— Amb. Conteh urges Liberians in Nigeria
Liberia’s Ambassador to the Federal Republic of Nigeria has cautioned his compatriots to “remember the road that leads [them] home.” He drew his admonition from a strong patriotic message from the popular song by South African singer Master KG and vocal powerhouse Zanda Zakuza.
Ambassador Al-Hassan Conteh advised Liberians in the Nigerian Diaspora to remain law-abiding, and not to forget to contribute positively to Liberia, their homeland. “So I am drawing my message from that popular song of the South African singer Master KG and vocal powerhouse Zanda Zakuza that says, ‘Remember the road that leads you home,’” he said.
A release from the Liberian Embassy in Nigeria says the Liberian envoy made the special appeal during a recent joint celebration of Liberia’s 172nd Independence Day as welll as Flag Day held in the Nigerian city of Port Harcourt, the capital of Rivers State.
Organized by the Organization of Liberian Communities in Nigeria (OLICON) as its Fourth Annual National Convention, the joint celebration was held on Saturday, August 24, 2019 under the theme, “Unity, The Key to Sustaining our Community.”
OLICON is a non-governmental and non-political organization that brings together all Liberians residing in Nigeria for the purpose of fostering unity, solidarity and to coordinate efforts towards the general and personal development of Liberians in Nigeria, the release said.
Amb. Conteh also briefed scores of Liberians about current developments back home under the leadership of President George Weah.
“Such include President Weah Administration’s efforts in consolidating peace and stability such that a new generation of children are growing up without hearing the sound of guns,” Conteh said.
He then congratulated the president and officials of OLICON for their 4th Annual Convention and in uniting Liberians in the 36 states of Nigeria towards a common cause, the release added.
He said that the commemoration of the Convention, coinciding with National Flag Day in Liberia, is a true mark of patriotism as the flag is one of Liberia’s national integrative symbols.
Amb. Conteh: “I commend you, Liberians in Nigeria, for being law-abiding. The Embassy has not received a single case of any Liberian violating the laws of Nigeria. I advise you to remain law-abiding and not to forget to contribute positively to Liberia, your homeland.”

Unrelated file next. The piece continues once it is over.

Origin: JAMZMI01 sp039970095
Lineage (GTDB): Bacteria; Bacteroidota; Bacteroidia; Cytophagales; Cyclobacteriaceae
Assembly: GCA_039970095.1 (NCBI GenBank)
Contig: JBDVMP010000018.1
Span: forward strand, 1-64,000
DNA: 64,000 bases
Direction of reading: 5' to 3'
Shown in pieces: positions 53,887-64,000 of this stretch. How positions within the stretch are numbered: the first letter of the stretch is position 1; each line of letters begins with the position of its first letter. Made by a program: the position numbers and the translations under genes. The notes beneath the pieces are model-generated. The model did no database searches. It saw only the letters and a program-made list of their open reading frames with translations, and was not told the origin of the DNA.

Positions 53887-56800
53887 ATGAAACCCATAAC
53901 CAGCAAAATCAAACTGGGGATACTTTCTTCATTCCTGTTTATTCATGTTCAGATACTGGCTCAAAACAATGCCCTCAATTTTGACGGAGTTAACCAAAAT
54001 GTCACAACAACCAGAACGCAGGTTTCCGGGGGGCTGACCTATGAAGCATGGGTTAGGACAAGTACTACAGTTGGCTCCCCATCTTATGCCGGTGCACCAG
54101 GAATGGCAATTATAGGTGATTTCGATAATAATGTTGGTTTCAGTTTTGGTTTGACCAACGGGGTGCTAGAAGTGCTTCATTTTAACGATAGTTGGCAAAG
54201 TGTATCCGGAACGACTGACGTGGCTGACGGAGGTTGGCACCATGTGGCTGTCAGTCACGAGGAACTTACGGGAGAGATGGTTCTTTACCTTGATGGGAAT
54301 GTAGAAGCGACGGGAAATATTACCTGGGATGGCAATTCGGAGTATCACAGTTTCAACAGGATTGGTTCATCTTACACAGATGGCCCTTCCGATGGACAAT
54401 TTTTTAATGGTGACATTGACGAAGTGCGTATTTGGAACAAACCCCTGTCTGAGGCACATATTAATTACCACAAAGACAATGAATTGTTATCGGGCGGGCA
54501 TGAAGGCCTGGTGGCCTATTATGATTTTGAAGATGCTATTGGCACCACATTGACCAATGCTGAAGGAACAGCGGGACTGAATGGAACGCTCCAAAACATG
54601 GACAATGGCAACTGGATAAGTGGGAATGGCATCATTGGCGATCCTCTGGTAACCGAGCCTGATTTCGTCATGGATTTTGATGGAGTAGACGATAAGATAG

Dr. Omar Abdallah Dukuly, an associate professor of Arts and Social Science Education at the Federal College of Education in Kaduna State, delivered the keynote address. He applauded Liberians residing both at home and in the diasporas for making meaningful progress in their lives.
According to the release, Dr. Dukuly recalled that about 15 to 25 years ago, most Liberians living in Nigeria were completely depending on individuals or groups of individual Nigerians for scholarship, food, shelter, clothes and so forth.
“Today, we are giving back to the Nigerian society what they gave us some years back. Skilled and semi-skilled Liberian professionals are spread all over Nigeria, giving their all to the society. During this year’s Liberia’s Independence Day celebration (July 26), the Liberian Community in Abuja visited a general hospital and donated various items of need to less privileged patients. A similar gesture was done by the Niger State Chapter of the Liberian Community here in Nigeria at an orphanage center,” he said.
Dr. Dukuly also provided several approaches of sustaining unity and how it can be realized and implemented: “The first approach is by helping one another. Being concerned about other people’s emotional and material needs sustains bonds of unity and brotherhood. Giving benefit of the doubt is another means of sustaining unity. We don’t know others until we wear their shoes. Criticism against Plateau State will be better handled if we can listen to them. We can keep our family together if we focus on the positive things our spouses and children do.”
He then cited Rwanda as a good example of where crisis threatened nationhood: “Yet with determination the leaders and people have been able to build a nation to achieve significant development. It is generally known more by the civil war of the 1960s and genocide of 1994 and its ability to deal with the consequences.”
Daodo Kanneh, president of OLICON, described as “remarkable” progress being made by the Liberian organization. Among them are the empowerment of its members and consolidation on the creation of database of Liberians within the borders of Nigeria as well as buttressing the Liberian Embassy’s efforts to promote Liberia-Nigeria relations.
At the same time, Her Majesty, Mariam Bright Ateke Fibionumama (Olari-Odo 1) of Abuloma Kingdoms Rivers State, was elected on the OLICON Board of Trustees. She was welcomed on the Board and presented by the chairman of the Board, Amb. Conteh.